Byron's Babbles

Teacher Evaluation Norming: “What Can We Create Together?”

file4When creating the ideal school community for meaningful teacher evaluation we must clearly define the expectations for effective teaching at our schools. We must also effectively communicate the criteria that will be used to evaluate teacher performance. Personally, I believe the most important aspect of teacher evaluation is to ensure professional growth for our teachers in order to move them toward being highly effective. Our school has become a part of the Indiana Teacher Appraisal and Support System (INTASS) and I love how Dr. Sandi Cole, Director of Center on Education and Lifelong Learning puts it: “Teacher evaluation must be something done for teachers, not to them.” This statement has become a core value of our work of overhauling our entire teacher evaluation process. The INTASS process rests on four basic elements of a quality evaluation plan: a) Clear, frequent, and transparent communication among a wide base of stakeholders; b) Professional practice measures that are mutually agreed upon by stakeholders; c) Multiple measures of student learning outcomes, and d) Fully aligned post-evaluation processes, including job-embedded professional growth and support for all educators.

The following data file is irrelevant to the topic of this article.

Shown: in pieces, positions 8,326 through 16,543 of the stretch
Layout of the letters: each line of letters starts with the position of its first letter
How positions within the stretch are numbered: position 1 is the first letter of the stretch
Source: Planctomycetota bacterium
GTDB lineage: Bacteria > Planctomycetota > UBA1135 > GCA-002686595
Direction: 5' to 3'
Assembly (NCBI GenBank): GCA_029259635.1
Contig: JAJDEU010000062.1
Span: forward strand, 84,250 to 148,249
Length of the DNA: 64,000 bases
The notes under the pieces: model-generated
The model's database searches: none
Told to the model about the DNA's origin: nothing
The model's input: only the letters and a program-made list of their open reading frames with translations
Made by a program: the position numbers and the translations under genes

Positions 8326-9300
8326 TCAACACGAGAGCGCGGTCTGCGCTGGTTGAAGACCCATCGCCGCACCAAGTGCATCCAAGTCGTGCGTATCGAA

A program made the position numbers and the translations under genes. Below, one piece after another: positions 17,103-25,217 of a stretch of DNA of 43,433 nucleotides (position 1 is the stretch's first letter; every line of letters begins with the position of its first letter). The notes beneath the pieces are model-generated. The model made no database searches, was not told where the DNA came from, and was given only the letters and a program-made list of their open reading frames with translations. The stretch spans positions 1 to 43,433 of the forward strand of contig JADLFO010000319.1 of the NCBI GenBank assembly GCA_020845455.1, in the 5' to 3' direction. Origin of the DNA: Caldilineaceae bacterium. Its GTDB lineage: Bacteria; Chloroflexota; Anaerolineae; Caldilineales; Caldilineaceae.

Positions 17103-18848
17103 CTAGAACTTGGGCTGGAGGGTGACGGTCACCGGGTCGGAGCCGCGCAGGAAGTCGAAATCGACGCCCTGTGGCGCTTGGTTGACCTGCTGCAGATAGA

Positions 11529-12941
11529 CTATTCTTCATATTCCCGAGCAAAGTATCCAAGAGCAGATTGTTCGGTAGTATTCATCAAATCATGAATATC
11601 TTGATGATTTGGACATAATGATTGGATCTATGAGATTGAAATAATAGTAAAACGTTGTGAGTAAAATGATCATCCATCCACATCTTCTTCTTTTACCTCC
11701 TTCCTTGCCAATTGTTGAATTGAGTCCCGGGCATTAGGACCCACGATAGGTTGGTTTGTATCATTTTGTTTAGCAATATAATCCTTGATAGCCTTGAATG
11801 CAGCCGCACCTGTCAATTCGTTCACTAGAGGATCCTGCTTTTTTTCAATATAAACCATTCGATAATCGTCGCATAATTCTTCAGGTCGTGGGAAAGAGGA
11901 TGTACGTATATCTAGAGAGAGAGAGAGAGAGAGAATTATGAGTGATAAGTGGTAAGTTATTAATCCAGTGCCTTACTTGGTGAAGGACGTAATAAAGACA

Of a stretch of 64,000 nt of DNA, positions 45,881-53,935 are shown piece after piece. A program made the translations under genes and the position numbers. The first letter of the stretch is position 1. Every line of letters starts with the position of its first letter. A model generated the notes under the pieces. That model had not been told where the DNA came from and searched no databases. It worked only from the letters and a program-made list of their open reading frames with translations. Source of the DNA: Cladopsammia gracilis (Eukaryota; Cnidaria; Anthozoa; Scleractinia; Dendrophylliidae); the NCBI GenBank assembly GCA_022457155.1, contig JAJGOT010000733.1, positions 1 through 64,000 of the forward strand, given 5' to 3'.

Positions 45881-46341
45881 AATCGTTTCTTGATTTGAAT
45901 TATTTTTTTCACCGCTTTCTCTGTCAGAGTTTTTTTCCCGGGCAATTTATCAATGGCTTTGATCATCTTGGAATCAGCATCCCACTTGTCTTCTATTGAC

Another crucial part of this process is the norming of evaluators. We have chosen to have a monthly retreat of our evaluation team to ensure that evaluators have an accurate and aligned perception of classroom practice and student growth. This norming process also guarantees assigned evaluation ratings that are accurate reflections of teacher effectiveness. During norming, evaluators align or “calibrate” their scoring so that every member of the team applies the rubric consistently across teachers, and of the team of evaluators scores consistently with one another (inter-rater reliability). Having similar scoring and uniform expectations of teacher effectiveness is critical if you want to make meaningful comparisons among teachers.

I have also found the norming to be a good time for our administrative staff to engage in professional development for the purpose supporting effective leading of learning. A healthy team culture—and ultimately the school’s performance—rely on the team’s ability to encourage individual improvement in constructive ways. Through our norming process, administrative team members are learning and practicing the skills and dispositions necessary to mentor, coach, and evaluate colleagues. Our norming process has enabled the team to practice a model of shared leadership. By having regular norming retreats, team members are able to refine their collaboration skills and dispositions to ensure the team’s ability to act according to its shared purpose of enabling and empowering all of our teachers to be highly effective.